Many scenarios have been put forward to explain the sudden disappearance in the fossil record of all non-avian dinosaurs, along with many other group of animals such as plesiosaurs, mosasaurs, ammonites and pterosaurs, at the very end of the Cretaceous period, 65 million years ago. Explanations such as starvation due to the rise of flowering plants that their stomach could not process, epidemic diseases of planetary proportion or loss of genetic diversity have long been discarded by scientific evidences. Today, most scientists adhere to the idea of a catastrophic event that caused global devastation of such magnitude many group of animals were unable to cope with. A large crater off the Yucatan peninsula (the Chicxulub crater) is believed to be the site of a massive asteroid/comet impact that wiped out the dinosaurs and 75% of life on Earth (Hildebrand et al., 1991). More recently, the Deccan traps theory, volcanic activity of unprecedented scale on the Indian subcontinent, gained ground when precise dating of the event shows it happened just before the so called K-Pg (Cretaceous-Paleogene) boundary (Schoene et al., 2015). A more exotic theory proposed dark matter in our galaxy as the prime culprit for the deed (Rampino, 2015).
However, in a new study that has just been published in the Journal of Supernatural Geological Studies, Dr. A. Zierste and co-workers came up with another plausible explanation (Zierste et al., 2015). It is well known that the Earth went through an episode of extreme “global warming” with high level of greenhouse gases during the Paleocene and Eocene periods of the Tertiary that followed the Cretaceous. The famous “Messel pit” in Germany with its exceptionally well preserved fossils of a rich tropical and subtropical fauna and flora is a vivid testimony of what the climate was at this high latitude. Zierste wondered about the mechanism that caused this greenhouse effect. Using a Tunable laser Spectrometer (TLS) similar to the one employed by the Mars Curiosity Mission (Webster et al., 2015), her team measured with high precision the isotopic ratio of light elements such as carbon and oxygen contained in sedimentary rocks from the end of the Cretaceous period to the beginning of the Eocene period. The data indicate a gradual increase in methane and carbon dioxide levels in the atmosphere that peaked right at the K-Pg boundary. But what is the origin of the high level of greenhouse gases? Zierste has a surprising answer to it: dinosaurs! These beasts were reaching gigantic proportions by the end of the Jurassic. The long-necked sauropods in particular were truly titanic, with some individuals attaining an estimated weight of 100 tons. To sustain their body mass, they have to eat tremendous amount of plants. Their stomachs were formidable fermentation chambers, producing colossal amount of methane gas that were naturally released in the Mesozoic atmosphere through gastric emanations. Methane is actually 20 times better at trapping heat than carbon dioxide. A 2006 United Nations' Food and Agricultural Organization report (http://www.fao.org/ag/magazine/0612sp1.htm ) has shown that the some 1.5 billion cows bred for milk and meat by the human population on Earth today have a non-negligible contribution to the current climate change, generating 18% more greenhouse gas than transport, in CO2 equivalent unit. Now imagine the amount of methane gas that dinosaurs could have produced. Bone histology studies have shown that the biggest dinosaurs lived to very old age, maybe 100 years and their population were most probably quite large, as they were social animals living in herds. It is difficult to estimate the total population of dinosaurs that lived on Earth at any moment of time during the Mesozoic but Zierste and her colleagues using a conservative number of about 1 billion sauropods and hadrosaurs calculated that they would have generated a staggering 20 billion metric tons of methane per year, enough to provoke a fast climate change and rapid rise of the Earth atmospheric temperature. In other words, dinosaurs perished because they induced a runaway global warming triggered by their own flatulence. Without the asteroid impact, that put an end to the continuous rise in temperature by provoking a global cooling, it is likely that the remaining 25% species of animals and plants would also have vanished and we would not be around to tell the tale.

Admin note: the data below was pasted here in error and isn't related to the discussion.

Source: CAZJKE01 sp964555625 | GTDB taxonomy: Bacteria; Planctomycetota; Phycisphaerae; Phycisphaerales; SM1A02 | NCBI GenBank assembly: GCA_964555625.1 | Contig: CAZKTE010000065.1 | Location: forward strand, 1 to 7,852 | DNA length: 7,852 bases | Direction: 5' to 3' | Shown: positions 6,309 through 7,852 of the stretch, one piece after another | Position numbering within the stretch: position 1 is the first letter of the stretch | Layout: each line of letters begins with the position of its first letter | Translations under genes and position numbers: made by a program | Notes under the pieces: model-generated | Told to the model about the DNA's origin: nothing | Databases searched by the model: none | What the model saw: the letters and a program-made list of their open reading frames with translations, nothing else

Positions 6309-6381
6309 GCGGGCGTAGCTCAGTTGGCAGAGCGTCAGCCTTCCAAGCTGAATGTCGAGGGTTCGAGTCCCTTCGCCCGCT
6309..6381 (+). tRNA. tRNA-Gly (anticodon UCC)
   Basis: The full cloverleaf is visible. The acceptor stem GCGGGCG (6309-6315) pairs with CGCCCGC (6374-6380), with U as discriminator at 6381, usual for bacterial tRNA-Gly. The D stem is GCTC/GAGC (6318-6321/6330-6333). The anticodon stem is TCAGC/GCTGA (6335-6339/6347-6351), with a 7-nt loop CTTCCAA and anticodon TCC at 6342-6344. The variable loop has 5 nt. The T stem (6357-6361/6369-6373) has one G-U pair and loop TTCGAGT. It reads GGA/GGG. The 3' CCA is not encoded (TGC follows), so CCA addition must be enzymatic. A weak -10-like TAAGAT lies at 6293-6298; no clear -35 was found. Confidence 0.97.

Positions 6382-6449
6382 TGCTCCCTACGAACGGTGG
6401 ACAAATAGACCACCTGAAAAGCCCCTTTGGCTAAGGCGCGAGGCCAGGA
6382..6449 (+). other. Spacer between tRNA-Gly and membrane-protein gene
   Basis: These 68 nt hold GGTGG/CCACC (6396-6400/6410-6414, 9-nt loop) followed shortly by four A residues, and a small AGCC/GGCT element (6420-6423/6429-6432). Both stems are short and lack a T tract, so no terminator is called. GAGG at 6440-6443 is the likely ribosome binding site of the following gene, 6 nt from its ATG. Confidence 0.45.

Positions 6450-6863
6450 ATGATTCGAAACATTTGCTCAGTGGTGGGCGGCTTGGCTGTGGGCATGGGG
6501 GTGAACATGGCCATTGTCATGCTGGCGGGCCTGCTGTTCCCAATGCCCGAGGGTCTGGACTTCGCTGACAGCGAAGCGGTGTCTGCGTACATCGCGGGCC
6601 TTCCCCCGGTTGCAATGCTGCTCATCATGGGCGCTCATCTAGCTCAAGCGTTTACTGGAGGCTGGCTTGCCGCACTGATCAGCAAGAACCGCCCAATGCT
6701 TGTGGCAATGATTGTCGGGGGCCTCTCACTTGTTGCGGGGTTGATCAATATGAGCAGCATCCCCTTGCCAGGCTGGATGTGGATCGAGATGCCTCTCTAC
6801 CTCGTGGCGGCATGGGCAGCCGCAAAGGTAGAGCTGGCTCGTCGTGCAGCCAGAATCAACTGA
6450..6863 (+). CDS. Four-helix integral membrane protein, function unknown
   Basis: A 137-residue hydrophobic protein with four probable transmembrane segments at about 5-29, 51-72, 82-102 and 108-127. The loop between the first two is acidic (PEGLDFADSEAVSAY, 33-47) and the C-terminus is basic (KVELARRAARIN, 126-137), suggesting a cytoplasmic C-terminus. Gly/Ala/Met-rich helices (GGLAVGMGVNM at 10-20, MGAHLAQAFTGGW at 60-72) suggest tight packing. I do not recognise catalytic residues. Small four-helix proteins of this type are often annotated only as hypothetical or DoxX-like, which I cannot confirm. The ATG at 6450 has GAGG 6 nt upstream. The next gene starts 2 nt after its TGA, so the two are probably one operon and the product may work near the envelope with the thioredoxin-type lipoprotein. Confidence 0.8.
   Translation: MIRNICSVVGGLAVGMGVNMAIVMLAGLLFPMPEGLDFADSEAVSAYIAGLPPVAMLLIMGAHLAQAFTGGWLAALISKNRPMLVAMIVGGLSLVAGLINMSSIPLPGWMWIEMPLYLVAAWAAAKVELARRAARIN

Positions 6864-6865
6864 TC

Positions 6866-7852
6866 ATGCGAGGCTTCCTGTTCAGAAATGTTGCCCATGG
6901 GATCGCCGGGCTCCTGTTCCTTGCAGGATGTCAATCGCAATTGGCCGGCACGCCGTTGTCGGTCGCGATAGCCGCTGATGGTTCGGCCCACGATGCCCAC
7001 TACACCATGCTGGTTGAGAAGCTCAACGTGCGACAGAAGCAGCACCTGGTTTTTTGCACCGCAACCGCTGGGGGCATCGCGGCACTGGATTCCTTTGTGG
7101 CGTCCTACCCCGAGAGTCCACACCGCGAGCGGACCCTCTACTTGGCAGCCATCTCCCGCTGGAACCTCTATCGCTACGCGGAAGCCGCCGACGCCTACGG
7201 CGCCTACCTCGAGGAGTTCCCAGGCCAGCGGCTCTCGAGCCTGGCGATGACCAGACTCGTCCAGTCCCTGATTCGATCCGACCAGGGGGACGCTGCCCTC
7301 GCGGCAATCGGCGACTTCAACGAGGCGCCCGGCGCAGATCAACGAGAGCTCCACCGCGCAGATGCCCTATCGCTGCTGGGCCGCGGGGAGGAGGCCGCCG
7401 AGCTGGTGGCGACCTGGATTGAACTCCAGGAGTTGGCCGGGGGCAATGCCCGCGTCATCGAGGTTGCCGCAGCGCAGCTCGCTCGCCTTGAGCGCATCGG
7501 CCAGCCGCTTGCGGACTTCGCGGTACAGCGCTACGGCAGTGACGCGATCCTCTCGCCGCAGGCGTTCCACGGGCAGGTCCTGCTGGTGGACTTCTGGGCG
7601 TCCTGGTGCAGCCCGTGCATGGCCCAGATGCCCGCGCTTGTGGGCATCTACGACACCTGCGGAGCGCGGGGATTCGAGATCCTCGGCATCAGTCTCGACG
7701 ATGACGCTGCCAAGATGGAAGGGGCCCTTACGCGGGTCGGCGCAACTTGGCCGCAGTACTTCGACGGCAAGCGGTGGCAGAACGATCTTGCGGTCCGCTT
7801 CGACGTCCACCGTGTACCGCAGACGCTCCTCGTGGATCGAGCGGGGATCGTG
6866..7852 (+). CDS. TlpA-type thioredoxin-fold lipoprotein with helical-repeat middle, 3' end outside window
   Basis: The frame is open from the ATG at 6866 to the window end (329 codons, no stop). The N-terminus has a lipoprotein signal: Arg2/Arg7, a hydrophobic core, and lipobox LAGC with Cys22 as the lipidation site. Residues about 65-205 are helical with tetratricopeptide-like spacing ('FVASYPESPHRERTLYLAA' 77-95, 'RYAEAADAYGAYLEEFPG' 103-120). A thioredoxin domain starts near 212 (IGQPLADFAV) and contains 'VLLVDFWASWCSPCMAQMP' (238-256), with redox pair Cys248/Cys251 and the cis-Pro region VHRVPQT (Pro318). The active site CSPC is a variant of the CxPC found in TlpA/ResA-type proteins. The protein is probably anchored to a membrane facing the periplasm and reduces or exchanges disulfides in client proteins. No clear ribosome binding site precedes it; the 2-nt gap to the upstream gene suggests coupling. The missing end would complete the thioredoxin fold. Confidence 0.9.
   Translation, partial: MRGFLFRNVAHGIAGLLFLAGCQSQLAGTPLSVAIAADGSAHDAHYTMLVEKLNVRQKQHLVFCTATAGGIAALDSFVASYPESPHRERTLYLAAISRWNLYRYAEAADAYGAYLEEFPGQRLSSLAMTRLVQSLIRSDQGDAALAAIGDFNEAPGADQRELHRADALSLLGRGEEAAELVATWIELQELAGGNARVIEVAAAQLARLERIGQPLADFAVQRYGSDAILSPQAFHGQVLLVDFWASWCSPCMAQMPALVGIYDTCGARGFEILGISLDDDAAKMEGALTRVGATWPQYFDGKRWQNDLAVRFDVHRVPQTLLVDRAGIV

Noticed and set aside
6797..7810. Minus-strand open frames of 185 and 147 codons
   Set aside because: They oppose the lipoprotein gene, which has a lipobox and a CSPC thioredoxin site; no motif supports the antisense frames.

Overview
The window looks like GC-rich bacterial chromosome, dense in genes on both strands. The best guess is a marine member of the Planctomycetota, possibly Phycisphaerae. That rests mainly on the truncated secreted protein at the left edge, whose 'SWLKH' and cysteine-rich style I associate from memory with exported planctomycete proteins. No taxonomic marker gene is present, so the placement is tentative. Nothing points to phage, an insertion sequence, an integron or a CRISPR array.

Avril Z., Peter S. G., Robert T. B., Ines L. P., Lambert J. B., Stewart M.T., Fernando E. N., Oviedo T. F., Oscar J., Lewis C. C. (2015) Geochronological correlation of NH4 level with global atmospheric temperature at the Cretaceous/Paleogene boundary. J. of Supernatural Geological Studies, 90., 1-12.
Hildebrand, A. R., Penfield, G. T., Kring, D. A., Pilkington, M., Camargo, A., Jacobsen, S. B., & Boynton, W. V. (1991). Chicxulub crater: a possible Cretaceous/Tertiary boundary impact crater on the Yucatan Peninsula, Mexico. Geology, 19(9), 867-871.
Rampino, M. R. (2015). Disc dark matter in the Galaxy and potential cycles of extraterrestrial impacts, mass extinctions and geological events. Monthly Notices of the Royal Astronomical Society, 448(2), 1816-1820.
Schoene, B., Samperton, K. M., Eddy, M. P., Keller, G., Adatte, T., Bowring, S. A., ... & Gertsch, B. (2015). U-Pb geochronology of the Deccan Traps and relation to the end-Cretaceous mass extinction. Science, 347(6218), 182-184.
Webster, C. R., Mahaffy, P. R., Atreya, S. K., Flesch, G. J., Mischna, M. A., Meslin, P. Y., ... & Lemmon, M. T. (2015). Mars methane detection and variability at Gale crater. Science, 347(6220), 415-417.